Another nice part of having no traffic is the less polluted environment. No longer is dust kicking up all around us, sticking to our clothes and invading our lungs. While eating outside along the little restaurants lining the roads, students no longer have to shield their dishes from flying clouds of dirt. Nor do they have to shout at one another above the motors and horns. Everyone can enjoy a nice, quiet meal off campus without ear-splitting, or road-spitting, distractions.
But the greatest perk of the closure concerns the many snack venders that now have positioned themselves all along our road. Piping hot sweet potatoes, straight from their barrel baking ovens, and freshly popped popcorn, lightly carmelized, are being offered to the right of the school gate. It’s hard to miss them as the sellers have placed themselves right on the walking path of the students. Without the cars, it’s a great spot for catching hungry young folk looking for cheap winter goodies.
Up the road another 50 feet and we have a specialty steamed item of Harbin waiting for us. Harbin is the capital city of Hubei Province, far to the north of Beijing. It’s claim to fame is the International Ice Sculpture Festival, always held around the Chinese New Year. Every province has its well-known snack foods. Harbin’s steamed sticky rice blocks dotted with dried fruit have finally reached us here. A certain company makes these in town, then sends out hired help to sell them on the street from their barrel steamers. I’d never seen this snack before so I bought some the other day for a try. The woman selling sliced off a nice chunk, sprinkled with dates and raisins, which she weighed and then presented to me in a plastic bag. It was $2.00 (about $1.00 per pound), which is rather pricey but specialty foods are always pricey outside of their own areas. It was sticky and gummy, slightly sweet, and tasted better right away rather than later after it had cooled off. I didn’t eat the whole thing but was glad to at least have a taste.
Next time, I’ll know better than to have the seller cut off such a large piece unless I have someone to share it with.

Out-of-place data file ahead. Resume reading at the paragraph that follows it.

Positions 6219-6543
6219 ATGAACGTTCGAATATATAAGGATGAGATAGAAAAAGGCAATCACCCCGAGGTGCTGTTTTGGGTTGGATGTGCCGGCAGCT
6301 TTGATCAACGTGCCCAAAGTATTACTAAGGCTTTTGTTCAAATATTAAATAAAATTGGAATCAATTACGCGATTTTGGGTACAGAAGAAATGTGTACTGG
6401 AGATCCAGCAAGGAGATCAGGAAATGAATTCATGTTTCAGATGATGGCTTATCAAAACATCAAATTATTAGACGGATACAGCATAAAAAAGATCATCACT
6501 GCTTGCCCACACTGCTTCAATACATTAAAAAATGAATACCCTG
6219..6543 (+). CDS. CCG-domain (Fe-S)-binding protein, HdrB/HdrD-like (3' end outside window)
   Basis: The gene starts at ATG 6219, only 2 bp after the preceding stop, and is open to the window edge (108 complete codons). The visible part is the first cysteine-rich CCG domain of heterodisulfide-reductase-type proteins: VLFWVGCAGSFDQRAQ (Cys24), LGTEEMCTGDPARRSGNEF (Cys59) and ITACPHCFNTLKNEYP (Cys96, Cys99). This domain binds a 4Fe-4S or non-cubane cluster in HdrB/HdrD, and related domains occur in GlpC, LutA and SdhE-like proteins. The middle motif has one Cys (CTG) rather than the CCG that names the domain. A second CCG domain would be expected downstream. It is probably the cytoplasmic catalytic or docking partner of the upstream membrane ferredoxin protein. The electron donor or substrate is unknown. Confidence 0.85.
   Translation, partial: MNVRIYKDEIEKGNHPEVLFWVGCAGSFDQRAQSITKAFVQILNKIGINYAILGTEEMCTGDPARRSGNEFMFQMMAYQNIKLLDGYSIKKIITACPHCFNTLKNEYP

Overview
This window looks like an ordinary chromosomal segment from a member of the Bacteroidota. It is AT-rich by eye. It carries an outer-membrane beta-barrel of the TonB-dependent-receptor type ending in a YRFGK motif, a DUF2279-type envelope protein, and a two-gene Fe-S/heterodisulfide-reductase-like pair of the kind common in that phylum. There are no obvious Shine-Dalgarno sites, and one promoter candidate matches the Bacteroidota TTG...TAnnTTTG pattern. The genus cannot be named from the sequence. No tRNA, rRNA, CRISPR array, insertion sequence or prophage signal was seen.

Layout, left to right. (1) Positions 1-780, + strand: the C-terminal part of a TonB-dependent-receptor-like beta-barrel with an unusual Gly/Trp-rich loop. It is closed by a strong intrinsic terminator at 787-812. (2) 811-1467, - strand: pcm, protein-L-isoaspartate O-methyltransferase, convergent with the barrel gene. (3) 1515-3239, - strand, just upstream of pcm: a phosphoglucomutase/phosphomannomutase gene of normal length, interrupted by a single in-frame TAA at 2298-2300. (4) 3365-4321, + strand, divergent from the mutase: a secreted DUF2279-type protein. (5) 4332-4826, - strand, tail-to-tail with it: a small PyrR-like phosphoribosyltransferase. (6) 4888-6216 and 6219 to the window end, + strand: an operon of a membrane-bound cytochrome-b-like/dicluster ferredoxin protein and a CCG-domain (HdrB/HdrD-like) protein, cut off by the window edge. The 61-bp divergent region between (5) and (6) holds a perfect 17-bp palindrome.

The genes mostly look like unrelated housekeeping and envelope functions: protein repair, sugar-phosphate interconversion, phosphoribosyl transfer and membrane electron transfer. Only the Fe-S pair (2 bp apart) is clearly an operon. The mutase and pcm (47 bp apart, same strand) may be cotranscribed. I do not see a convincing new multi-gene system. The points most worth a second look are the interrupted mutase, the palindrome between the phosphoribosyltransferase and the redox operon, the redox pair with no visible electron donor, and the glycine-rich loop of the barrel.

What I’m anticipating to show up along our empty road are the cold weather, roasted chestnut sellers. They are everywhere in Chengdu. The sights and sounds of chestnuts being tossed in woks among hot coals can be found at every corner. On a chilly day, there’s nothing like carrying around a warm paper bag of chestnuts, peeling them from their soft shells and popping one into your mouth. It makes me feel as if I’m strolling along the streets of a Charles Dickens’ novel.
Of course, Luzhou is warmer than Chengdu so our chestnut sellers are a bit behind the winter schedule. There are a few in the downtown district on weekend nights but they haven’t yet found their way to the daytime crowds. I’m guessing December 1st will bring them around.
Lucky for me, I’ll be heading off to Chengdu soon for the award presentation on Thursday. I’ll have plenty of opportunity to get my hot chestnut fix while I’m there. Even Little Flower has a fondness for chestnuts. Better to peel them for her, though. She’s been known to chomp them down whole, shell and all.
At least for our Thanksgiving Day dinner, there won’t be any skimping on sweet potatoes since they’re right outside the gate. No turkey as China doesn’t have turkeys but chicken can suffice. And how nice it will be to have a quiet noontime Thanksgiving for a change, without the cars and busses racing up and down the river road to disturb our peacefulness. And maybe, just maybe, our chestnut sellers will pop over to our area a tad earlier than December 1st .
Roasted chestnuts for Thankgiving! If you can’t have turkey, go for the next best thing.
From Luzhou, here’s wishing you “Ping An!” (peace) for your weekend.